Churches of virtual believers, Part I

No Tony Campolo sermon would be complete without his pulpit-shaking gestures of inspiration and exasperation, punctuating litanies of not-so-subtle digs at U.S. foreign policy, Hollywood, Wall Street and the Religious Right.

As he ended one recent oration, the sociologist, urban activist and evangelical gadfly fell to his knees, hands raised to heaven.

“I believe Americans must heed this call and turn away from our wicked ways,” said Campolo, who made headlines counseling President Bill Clinton. “We need to turn away from sexual promiscuity, turn away from the consumeristic materialism, turn away from our failure to pay attention to what we have done collectively to poor and weak peoples around the world. …

“Then, let our prayer be that God will hear from heaven, forgive our sins and heal our land.”

Many of the faithful said “amen,” lifted their hands or made the sign of the cross.

Then Campolo froze for a moment, as an hourglass icon hovered in the Romanesque arches of the Church of Fools, the world’s first 3D, interactive, virtual church.

This kind of thing happens when traffic jams the Internet.

The computer-generated “avatar” looked like Campolo and he was delivering a Campolo sermon entitled “Why Many People in the World Hate America.” But Campolo was not controlling his own computer image, since the site’s webmasters were not sure he could master the technology needed to preach online — line by line, gesture by gesture.

Actually, Campolo was at a clergy conference in St. Simons Island, Ga. But he stayed on the telephone with his Philadelphia office staff, which communicated with the Church of Fools in Liverpool, England, through an online instant-messaging program, while one of site’s creators controlled the “pixilated preacher.” The question-and-answer session was especially tricky.

“I wanted Tony to be animated, because that’s the way he is — live,” said Stephen Goddard. “I have known him for years and I know his gestures and style. I was sure I could get our Tony to preach like the real Tony.”

The experimental site — www.ChurchofFools.com — opened its doors on May 11, with help from the Methodist Church of Great Britain and others. The pilot project ends this weekend (Aug. 8) and the future is uncertain. Goddard said he is confident they can keep the doors open — but not as often. The Church of England is also poised to open a digital church of some kind.

So far, volunteers have donated the time and expertise needed to create and run Church of Fools, with most of its $30,000 budget being used to purchase the bandwidth needed for interactive services. Goddard said the goal is to raise $300,000 to cover the next three years and to expand — hopefully including churches in America, China and elsewhere.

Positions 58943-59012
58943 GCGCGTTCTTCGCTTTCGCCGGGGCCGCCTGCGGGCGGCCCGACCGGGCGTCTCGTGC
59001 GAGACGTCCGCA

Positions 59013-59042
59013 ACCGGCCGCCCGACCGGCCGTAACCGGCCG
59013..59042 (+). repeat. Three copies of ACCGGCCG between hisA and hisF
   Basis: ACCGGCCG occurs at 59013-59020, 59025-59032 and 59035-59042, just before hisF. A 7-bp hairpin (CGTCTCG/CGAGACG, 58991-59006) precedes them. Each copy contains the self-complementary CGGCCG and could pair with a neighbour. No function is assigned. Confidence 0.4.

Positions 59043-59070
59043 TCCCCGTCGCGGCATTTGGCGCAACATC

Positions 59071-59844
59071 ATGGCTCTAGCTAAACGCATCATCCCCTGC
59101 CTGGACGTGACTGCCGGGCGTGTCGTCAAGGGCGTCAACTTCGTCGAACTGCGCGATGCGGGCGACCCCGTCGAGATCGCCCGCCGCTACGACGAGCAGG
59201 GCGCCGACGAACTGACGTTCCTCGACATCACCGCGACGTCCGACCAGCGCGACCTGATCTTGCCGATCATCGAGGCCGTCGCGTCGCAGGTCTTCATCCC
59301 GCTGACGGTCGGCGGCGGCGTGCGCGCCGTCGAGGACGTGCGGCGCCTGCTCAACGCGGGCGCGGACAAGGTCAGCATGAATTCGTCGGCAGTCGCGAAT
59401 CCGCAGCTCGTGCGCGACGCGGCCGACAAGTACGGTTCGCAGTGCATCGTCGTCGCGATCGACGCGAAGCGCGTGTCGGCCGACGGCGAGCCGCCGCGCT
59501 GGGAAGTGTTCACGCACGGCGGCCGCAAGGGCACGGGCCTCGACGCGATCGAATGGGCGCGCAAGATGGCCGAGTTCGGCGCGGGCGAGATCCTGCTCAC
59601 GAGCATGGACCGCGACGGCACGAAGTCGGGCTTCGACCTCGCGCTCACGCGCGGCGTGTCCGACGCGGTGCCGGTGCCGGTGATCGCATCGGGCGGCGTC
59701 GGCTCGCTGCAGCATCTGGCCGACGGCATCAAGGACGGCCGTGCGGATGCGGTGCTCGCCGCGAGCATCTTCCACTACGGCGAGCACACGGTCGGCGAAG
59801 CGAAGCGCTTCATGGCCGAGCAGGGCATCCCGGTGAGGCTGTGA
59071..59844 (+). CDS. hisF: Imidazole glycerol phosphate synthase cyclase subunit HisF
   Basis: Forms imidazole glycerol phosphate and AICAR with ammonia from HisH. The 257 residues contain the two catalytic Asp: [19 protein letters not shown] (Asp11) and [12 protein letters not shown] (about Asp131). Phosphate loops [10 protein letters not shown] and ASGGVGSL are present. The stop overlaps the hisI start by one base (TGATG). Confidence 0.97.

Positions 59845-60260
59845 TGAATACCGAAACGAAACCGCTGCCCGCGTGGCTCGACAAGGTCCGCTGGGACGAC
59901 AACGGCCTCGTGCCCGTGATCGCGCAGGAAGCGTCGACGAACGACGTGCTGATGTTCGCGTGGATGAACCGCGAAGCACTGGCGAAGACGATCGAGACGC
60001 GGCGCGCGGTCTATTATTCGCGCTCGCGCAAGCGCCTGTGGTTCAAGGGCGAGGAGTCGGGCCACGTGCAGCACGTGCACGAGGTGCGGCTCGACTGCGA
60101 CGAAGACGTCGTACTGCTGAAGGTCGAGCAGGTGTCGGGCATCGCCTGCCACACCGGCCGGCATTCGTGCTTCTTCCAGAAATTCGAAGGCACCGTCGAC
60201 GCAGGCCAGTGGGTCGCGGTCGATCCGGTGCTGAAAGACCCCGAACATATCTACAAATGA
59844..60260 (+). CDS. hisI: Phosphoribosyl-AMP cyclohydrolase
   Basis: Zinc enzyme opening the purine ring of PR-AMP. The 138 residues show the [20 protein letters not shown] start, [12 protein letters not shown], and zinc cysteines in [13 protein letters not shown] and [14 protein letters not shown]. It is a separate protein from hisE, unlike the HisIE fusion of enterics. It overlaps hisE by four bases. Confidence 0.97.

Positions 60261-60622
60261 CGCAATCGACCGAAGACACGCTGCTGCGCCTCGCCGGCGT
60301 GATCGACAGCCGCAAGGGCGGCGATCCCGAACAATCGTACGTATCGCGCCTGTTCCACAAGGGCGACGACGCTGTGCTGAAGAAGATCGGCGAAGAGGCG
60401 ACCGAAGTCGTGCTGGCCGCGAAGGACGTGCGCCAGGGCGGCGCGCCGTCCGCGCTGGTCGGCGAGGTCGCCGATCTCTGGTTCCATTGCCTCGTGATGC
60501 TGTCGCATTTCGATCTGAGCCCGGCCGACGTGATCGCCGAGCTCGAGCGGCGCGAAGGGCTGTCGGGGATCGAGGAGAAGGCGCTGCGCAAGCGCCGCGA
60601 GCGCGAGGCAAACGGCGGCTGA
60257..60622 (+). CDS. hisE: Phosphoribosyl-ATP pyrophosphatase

It is hard to picture what happens in a “virtual church” without images on a screen. At any one time, 35 worshippers can sign in and create characters that stand, sit or kneel. They can whisper or talk to nearby worshippers, slip into the church crypt for discussions or linger at icons in prayer. Another 1,500 can take part as silent ghosts. Campolo packed the pews.

Participants sang along as the organ played through their speakers, typing phrases from the hymns that seemed meaningful. During the July 28th service, one warden led the global flock in prayer, giving thanks for computers, satellites, bloggers, online friendships and their virtual church.

“Help us to use our networks to do good things,” she said, “to act justly, to love mercy and to walk humbly with you, our God, and to be good neighbors online and off.”

One thing visitors cannot do is jump the virtual altar rail. Early on, an avatar called “Satan” stormed the pulpit and cursed the Anglican bishop of London. That wasn’t cricket. Wardens now have the power to smite the rowdy.

“It only took a day or two to discover that there are lots of people who could not resist the chance to scream ‘wanker!’ in a church sanctuary,” said Goddard. “Actually, all that cursing was a good sign. It told us that we didn’t have the usual holy club in the pews. This wasn’t going to be just another safe Christian crowd.”

NEXT WEEK: Is an online church a “real” church?

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About tmatt

Terry Mattingly directs the Washington Journalism Center at the Council for Christian Colleges and Universities. He writes a weekly column for the Universal Syndicate.


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